TOKYO – Japanese automaker Nissan Motor said on Thursday that it will cut over 12,500 jobs globally by the end of March 2023 with the aim of improving the efficiency of its production line without specifying in which countries.
The announcement was made by Nissan’s chief executive officer, Hiroto Saikawa, during the presentation of the company’s results for the first quarter of the 2019 financial year, which began on April 1.
Saikawa said that the 12,500 jobs to be cut – directly and indirectly – include the over 6,400 jobs that were cut last year and those that will be slashed in 2019 in eight countries that he only partially revealed.
Moreover, between 2020 and the end of the 2022 financial year (on March 31, 2023), Nissan will lay off over 6,100 workers in six countries, which Saikawa did not specify owing to the sensitivity of the issue.
In May 2018, Nissan had foreseen a reduction in 4,800 jobs in the coming years, whether through layoffs, incentivized resignations or early retirements.
That figure is a far cry from the 12,500 job cuts announced by the company on Thursday.
The cuts, which represent 10 percent of Nissan’s global workforce, are being carried out with the aim of making its global production more efficient amid falling profits since last year.
In the 2018 fiscal year, which ended on March 31 this year, Nissan’s net profit fell 57.3 percent with respect to the previous financial year.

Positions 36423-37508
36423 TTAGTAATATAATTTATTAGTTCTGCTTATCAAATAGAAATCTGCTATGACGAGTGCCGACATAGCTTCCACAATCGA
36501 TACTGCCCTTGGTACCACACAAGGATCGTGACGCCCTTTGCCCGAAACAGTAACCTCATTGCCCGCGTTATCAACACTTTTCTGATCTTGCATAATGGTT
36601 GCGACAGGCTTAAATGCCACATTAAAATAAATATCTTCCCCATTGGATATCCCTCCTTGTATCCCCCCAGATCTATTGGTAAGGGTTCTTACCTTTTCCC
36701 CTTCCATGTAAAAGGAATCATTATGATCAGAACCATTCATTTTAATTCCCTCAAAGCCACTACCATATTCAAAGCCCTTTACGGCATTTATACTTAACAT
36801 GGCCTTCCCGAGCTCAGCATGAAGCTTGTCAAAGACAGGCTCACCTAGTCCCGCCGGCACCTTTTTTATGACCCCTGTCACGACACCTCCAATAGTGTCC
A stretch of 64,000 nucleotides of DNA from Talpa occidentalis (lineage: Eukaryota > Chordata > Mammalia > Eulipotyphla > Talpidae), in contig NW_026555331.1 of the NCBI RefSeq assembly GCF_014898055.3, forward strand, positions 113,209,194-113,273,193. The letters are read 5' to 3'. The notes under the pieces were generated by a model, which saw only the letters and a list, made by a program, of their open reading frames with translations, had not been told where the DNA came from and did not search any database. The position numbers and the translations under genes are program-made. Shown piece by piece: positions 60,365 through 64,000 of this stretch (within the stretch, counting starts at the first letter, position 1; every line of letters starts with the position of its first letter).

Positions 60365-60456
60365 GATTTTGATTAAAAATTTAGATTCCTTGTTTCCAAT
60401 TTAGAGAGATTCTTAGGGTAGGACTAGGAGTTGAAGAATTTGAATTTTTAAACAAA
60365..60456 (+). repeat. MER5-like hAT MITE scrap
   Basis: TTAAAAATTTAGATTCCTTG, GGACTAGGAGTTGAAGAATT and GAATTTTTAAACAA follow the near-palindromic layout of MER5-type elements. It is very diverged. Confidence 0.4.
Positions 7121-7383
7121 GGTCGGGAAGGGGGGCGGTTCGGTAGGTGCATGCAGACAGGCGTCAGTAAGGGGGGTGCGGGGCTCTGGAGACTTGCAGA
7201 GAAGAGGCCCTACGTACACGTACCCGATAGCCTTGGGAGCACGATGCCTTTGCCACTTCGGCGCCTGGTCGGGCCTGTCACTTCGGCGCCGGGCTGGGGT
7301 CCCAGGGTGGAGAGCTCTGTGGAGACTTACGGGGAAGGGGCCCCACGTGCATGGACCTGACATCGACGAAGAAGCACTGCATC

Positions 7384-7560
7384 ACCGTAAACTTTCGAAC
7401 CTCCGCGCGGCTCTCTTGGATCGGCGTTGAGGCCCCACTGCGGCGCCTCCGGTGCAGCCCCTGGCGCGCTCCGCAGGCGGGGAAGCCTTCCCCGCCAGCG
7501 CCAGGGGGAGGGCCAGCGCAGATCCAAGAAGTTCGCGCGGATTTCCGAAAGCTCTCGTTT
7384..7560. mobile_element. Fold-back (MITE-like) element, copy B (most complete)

In the first quarter of the 2019 financial year, between April and June, the result was much worse as net income plummeted 94.5 percent compared to the same period last year, Saikawa announced in the press conference held at the company’s headquarters in Yokohama, located south of Tokyo.
The company’s CEO said that in some cases, production will be cut in certain plants and stopped altogether in others, adding that the company was prevented by circumstances from revealing the six countries that will be affected by a reduction in the workforce between 2020 and 2022.
The chief executive said that as part of these plans – which have been implemented since last year – many production lines have been stopped or their capacities reduced and this process is being carried out or will be in the future at other plants too.
Among the eight countries to face job cuts in 2018 and 2019 is Spain, where one production line has been reduced, and Indonesia, where the same has been done, according to Saikawa.